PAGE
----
Bouchercon

Bouchercon 2018

Bouchercon was so inspiring! I’m energized from connecting with readers and fellow writers. Writing is hard, but attending events like this reminds me why it's so rewarding. Big thanks to the volunteer co-chairs that made this year in St. Petersburg, Florida happen: Erin Mitchell, Jon Jordan, and Ruth Jordan. Here are a few highlights:

Talking Golden Age mysteries with the two Shawns—Shawn Cosby (writing as S.A. Cosby) and Shawn Reilly Simmons—Martin Edwards, and Shelly Dickson Carr. Martin’s nonfiction book THE STORY OF CLASSIC CRIME IN 100 BOOKS won the Macavity at Bouchercon. So fun to nerd out with my fellow writers who have been inspired by the same books.

Talking Golden Age mysteries with the two Shawns—Shawn Cosby (writing as S.A. Cosby) and Shawn Reilly Simmons—Martin Edwards, and Shelly Dickson Carr. Martin’s nonfiction book THE STORY OF CLASSIC CRIME IN 100 BOOKS won the Macavity at Bouchercon. So fun to nerd out with my fellow writers who have been inspired by the same books.

Crime Writers of Color breakfast with old friends and new. L-R Elizabeth Mahon, me, Shawn Cosby, Vera Chan, Sujata Massey, and Naomi Hirahara (who’s taking the photo).

Crime Writers of Color breakfast with old friends and new. L-R Elizabeth Mahon, me, Shawn Cosby, Vera Chan, Sujata Massey, and Naomi Hirahara (who’s taking the photo).

Meeting Abir Mukherjee was definitely a highlight. His debut A RISING MAN was awarded the CWA Dagger Award and shortlisted for the Edgar last year. It’s a brilliant novel. Here we are with Sujata Massey, whose new historical mystery THE WIDOWS OF MALABAR HILL is also terrific.

Meeting Abir Mukherjee was definitely a highlight. His debut A RISING MAN was awarded the CWA Dagger Award and shortlisted for the Edgar last year. It’s a brilliant novel. Here we are with Sujata Massey, whose new historical mystery THE WIDOWS OF MALABAR HILL is also terrific.

Abir, Sujata, and I donated an India-themed basket for the charity auction. Next to our books that’s a scarf from India from Sujata and Jaya Jones character art cards illustrated by my artist mom. I wished I could have bid on it, because you can’t get Abir’s latest book in the US yet—he brought the UK edition.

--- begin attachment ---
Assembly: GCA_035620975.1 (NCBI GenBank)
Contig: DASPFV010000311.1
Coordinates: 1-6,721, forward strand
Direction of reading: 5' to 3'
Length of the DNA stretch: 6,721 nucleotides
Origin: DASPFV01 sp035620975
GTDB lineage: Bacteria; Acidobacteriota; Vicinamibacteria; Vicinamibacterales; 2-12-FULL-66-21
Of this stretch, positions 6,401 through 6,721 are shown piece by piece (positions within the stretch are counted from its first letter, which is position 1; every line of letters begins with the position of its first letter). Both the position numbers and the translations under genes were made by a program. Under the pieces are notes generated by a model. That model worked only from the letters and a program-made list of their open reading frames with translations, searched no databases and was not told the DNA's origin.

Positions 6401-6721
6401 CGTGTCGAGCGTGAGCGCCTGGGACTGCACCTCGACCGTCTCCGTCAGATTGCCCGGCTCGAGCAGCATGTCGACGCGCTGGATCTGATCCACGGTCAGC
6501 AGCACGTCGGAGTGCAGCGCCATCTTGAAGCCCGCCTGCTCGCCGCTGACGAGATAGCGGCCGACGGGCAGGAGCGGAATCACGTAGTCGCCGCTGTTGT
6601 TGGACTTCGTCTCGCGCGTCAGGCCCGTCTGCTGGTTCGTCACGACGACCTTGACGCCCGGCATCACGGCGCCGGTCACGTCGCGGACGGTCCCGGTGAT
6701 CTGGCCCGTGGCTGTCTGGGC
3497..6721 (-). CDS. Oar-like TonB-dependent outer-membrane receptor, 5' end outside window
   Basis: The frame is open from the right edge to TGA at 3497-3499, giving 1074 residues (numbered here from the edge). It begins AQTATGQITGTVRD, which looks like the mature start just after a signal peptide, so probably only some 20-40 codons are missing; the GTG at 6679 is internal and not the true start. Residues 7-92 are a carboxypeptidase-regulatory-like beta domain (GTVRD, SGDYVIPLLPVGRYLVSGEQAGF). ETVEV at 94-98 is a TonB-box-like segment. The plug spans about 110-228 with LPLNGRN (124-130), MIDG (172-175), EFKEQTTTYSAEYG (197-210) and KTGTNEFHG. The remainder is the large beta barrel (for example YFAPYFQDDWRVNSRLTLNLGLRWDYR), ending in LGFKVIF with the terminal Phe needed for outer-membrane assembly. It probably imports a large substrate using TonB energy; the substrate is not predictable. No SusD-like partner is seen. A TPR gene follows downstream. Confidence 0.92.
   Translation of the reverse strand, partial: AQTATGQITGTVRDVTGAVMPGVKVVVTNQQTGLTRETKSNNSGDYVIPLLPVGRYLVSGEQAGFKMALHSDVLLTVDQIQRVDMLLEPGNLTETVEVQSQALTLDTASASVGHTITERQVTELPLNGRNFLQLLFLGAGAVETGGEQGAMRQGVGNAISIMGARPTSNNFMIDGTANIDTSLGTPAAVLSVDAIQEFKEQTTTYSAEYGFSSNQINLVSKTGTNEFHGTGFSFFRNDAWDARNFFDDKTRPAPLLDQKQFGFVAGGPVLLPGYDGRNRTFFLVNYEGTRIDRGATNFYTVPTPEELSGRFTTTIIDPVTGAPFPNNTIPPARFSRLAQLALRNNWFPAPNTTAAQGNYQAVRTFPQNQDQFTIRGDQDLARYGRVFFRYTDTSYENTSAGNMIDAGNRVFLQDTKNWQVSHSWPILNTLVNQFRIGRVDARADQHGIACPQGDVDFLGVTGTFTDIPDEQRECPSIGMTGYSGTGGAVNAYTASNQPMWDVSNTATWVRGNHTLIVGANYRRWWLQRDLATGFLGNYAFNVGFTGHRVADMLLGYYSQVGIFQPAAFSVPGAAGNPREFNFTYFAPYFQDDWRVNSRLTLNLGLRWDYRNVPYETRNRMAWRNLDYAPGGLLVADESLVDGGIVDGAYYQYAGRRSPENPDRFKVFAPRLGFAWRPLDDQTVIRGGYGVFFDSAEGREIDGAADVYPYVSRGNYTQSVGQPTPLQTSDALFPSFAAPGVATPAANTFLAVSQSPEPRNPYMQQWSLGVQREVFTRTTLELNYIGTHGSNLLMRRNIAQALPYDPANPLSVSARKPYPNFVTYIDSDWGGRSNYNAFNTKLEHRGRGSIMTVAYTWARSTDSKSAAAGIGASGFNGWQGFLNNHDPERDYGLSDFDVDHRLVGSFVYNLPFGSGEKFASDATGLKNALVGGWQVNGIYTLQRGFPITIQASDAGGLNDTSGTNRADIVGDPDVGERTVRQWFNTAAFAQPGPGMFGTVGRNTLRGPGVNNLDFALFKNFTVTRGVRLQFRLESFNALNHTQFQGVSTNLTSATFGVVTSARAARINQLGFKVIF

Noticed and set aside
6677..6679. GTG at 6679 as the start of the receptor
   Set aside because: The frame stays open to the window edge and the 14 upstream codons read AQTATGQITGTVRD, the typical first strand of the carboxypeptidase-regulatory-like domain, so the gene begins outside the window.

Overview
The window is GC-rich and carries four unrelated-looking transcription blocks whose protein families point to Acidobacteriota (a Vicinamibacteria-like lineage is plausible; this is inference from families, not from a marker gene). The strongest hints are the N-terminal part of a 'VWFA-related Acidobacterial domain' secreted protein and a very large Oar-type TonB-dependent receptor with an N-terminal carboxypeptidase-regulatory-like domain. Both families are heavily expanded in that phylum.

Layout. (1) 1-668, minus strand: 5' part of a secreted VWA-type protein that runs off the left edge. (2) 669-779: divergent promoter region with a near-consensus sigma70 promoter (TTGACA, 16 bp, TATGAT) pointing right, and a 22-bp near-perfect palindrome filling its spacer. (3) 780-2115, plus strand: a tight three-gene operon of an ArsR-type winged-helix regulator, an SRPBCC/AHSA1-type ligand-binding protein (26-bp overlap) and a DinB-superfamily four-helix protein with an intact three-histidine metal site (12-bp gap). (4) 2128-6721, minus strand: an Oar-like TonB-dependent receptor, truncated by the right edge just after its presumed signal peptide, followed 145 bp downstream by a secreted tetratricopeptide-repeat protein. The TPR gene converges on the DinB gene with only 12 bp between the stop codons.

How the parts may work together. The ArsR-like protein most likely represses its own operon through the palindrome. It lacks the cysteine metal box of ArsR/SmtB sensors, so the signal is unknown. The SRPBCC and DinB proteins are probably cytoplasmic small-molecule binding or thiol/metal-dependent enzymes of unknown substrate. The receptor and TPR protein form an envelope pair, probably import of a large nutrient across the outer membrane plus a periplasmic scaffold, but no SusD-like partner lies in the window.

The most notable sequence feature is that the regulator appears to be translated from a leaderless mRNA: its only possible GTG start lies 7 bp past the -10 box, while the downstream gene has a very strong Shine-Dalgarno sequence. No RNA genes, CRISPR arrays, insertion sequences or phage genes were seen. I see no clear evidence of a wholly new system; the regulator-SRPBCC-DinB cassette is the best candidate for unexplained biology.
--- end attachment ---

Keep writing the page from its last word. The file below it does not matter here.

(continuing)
Abir, Sujata, and I donated an India-themed basket for the charity auction. Next to our books that’s a scarf from India from Sujata and Jaya Jones character art cards illustrated by my artist mom. I wished I could have bid on it, because you can’t get Abir’s latest book in the US yet—he brought the UK edition.

I attended the Nero Wolfe Banquet for the first time, and it was such fun! I was skeptical at first when told there would be singing, but it was a blast.

I attended the Nero Wolfe Banquet for the first time, and it was such fun! I was skeptical at first when told there would be singing, but it was a blast.

My fellow Archaeology Mysteries panelists Dana Cameron, Stacy Allen, and Mary Anna Evans. Who are our favorite fictional archaeologists? It’s a tie between Amelia Peabody and Indiana Jones.

My fellow Archaeology Mysteries panelists Dana Cameron, Stacy Allen, and Mary Anna Evans. Who are our favorite fictional archaeologists? It’s a tie between Amelia Peabody and Indiana Jones.

Setting the Stage panel with Lisa Unger, Con Lehane, Steph Cha, Christine Carbo, and James Anderson. I moderated this great group. They made my job easy.

Setting the Stage panel with Lisa Unger, Con Lehane, Steph Cha, Christine Carbo, and James Anderson. I moderated this great group. They made my job easy.

Sisters in Crime’s new president Sherry Harris and immediate past president Diane Vallere. I love these women. Sisters in Crime has been such an important part of my writing career.

Sisters in Crime’s new president Sherry Harris and immediate past president Diane Vallere. I love these women. Sisters in Crime has been such an important part of my writing career.

Mia P. Manansala won the Eleanor Taylor Bland Crime Fiction Writers of Color Award! Mia won the Malice Domestic Grant as well. Her work isn’t published yet, but I can’t wait to read it once it is.

Mia P. Manansala won the Eleanor Taylor Bland Crime Fiction Writers of Color Award! Mia won the Malice Domestic Grant as well. Her work isn’t published yet, but I can’t wait to read it once it is.

At the Anthony Awards ceremony, the wonderful Lesa Holstine was given the David Thompson Memorial Special Service Award. And Lori Rader-Day won the Anthony for Best Paperback Original.

At the Anthony Awards ceremony, the wonderful Lesa Holstine was given the David Thompson Memorial Special Service Award. And Lori Rader-Day won the Anthony for Best Paperback Original.

Kellye Garrett won the Anthony for Best Debut Novel for HOLLYWOOD HOMICIDE, which I had the great pleasure of giving a blurb before it came out. It’s such a great book, and her amazing speech highlighted the lack of diversity in the mystery genre, which she and others are working to remedy.

Kellye Garrett won the Anthony for Best Debut Novel for HOLLYWOOD HOMICIDE, which I had the great pleasure of giving a blurb before it came out. It’s such a great book, and her amazing speech highlighted the lack of diversity in the mystery genre, which she and others are working to remedy.

The 2018 Pitch Wars crew celebrating with Kellye! L-R Mia P. Manansala, Robin St. Clare, Sarah Nicolas, Kellye Garrett, me, and Jenna Lincoln.